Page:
Cap on subsidised LPG may be rolled back

It is more than likely that some of the 'big bang' economic reforms announced by the government last week are likely to be diluted; and this seems to have already been shown in the matter of subsidised liquefied petroleum gas.

Numerous reports suggest that the union government will announce a rollback in the cap on heavily subsidised LPG, used mainly for cooking, from six cylinders a year per household to 10.

International banks and rating agencies have been sceptical of the efficacy of the reforms from the get-go, and they are proving to be right (See: Reform steps fail to impress ratings agencies). These measures have been opposed by the Trinamool Congress, the NCP the DMK, and the Samajwadi Party, apart from the BJP, the main opposition party.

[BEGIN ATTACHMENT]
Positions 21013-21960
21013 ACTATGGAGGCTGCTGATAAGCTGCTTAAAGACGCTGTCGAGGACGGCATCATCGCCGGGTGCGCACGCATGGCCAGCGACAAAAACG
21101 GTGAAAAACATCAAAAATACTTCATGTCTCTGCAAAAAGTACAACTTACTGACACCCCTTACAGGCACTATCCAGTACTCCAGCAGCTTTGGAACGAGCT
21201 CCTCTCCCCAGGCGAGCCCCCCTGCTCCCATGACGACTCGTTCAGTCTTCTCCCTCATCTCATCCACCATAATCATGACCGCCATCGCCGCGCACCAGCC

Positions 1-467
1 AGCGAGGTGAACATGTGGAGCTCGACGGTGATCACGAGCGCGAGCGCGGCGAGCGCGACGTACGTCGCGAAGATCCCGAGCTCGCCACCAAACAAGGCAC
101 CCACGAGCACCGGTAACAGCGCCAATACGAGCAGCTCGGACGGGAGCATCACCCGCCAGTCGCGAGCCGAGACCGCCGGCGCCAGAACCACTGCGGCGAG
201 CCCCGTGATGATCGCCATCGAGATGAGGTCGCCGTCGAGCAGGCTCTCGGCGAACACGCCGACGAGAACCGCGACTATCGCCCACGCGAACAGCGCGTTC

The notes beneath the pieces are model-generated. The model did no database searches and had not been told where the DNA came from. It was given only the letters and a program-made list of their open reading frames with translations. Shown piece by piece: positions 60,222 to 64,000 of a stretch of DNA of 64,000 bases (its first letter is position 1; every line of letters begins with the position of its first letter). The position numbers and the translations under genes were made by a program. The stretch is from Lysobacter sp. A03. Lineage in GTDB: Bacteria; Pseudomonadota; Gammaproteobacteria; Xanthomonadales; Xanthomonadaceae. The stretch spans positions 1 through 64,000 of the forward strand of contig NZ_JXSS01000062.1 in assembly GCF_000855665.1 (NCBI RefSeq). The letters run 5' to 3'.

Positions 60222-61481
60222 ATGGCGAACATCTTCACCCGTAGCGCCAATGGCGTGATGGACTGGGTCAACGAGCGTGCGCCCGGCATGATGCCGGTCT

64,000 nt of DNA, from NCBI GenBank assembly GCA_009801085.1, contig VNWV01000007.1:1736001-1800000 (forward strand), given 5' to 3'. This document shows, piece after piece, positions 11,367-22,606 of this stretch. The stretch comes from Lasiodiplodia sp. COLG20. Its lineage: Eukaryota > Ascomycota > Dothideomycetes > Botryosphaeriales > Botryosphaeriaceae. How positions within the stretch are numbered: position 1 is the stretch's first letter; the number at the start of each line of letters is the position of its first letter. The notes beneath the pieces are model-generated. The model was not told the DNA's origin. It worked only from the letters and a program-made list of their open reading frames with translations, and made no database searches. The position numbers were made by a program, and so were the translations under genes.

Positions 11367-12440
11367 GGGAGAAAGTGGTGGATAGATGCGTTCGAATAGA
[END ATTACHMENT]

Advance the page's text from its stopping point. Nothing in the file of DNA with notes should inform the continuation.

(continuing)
Even several leaders in the Congress, which heads the union government, are demanding a rollback of the reform measures, which include a hike in diesel prices and the permission for foreign retail chains to enter the Indian market.

Kerosene prices were not even on the government's agenda – though this fuel costs about the same to produce as other oil-based fuels.

Both finance minister P Chidambaram and petroleum minister Jaipal Reddy are against the cut in fuel subsidies, but political compulsions are likely to outweigh economic necessities.

State governments could of course are largely free to take their own decisions. The Delhi government has already decided to give three subsidised LPG cylinders more than the cap in its scheme to remove all kerosene-fired stoves in the state.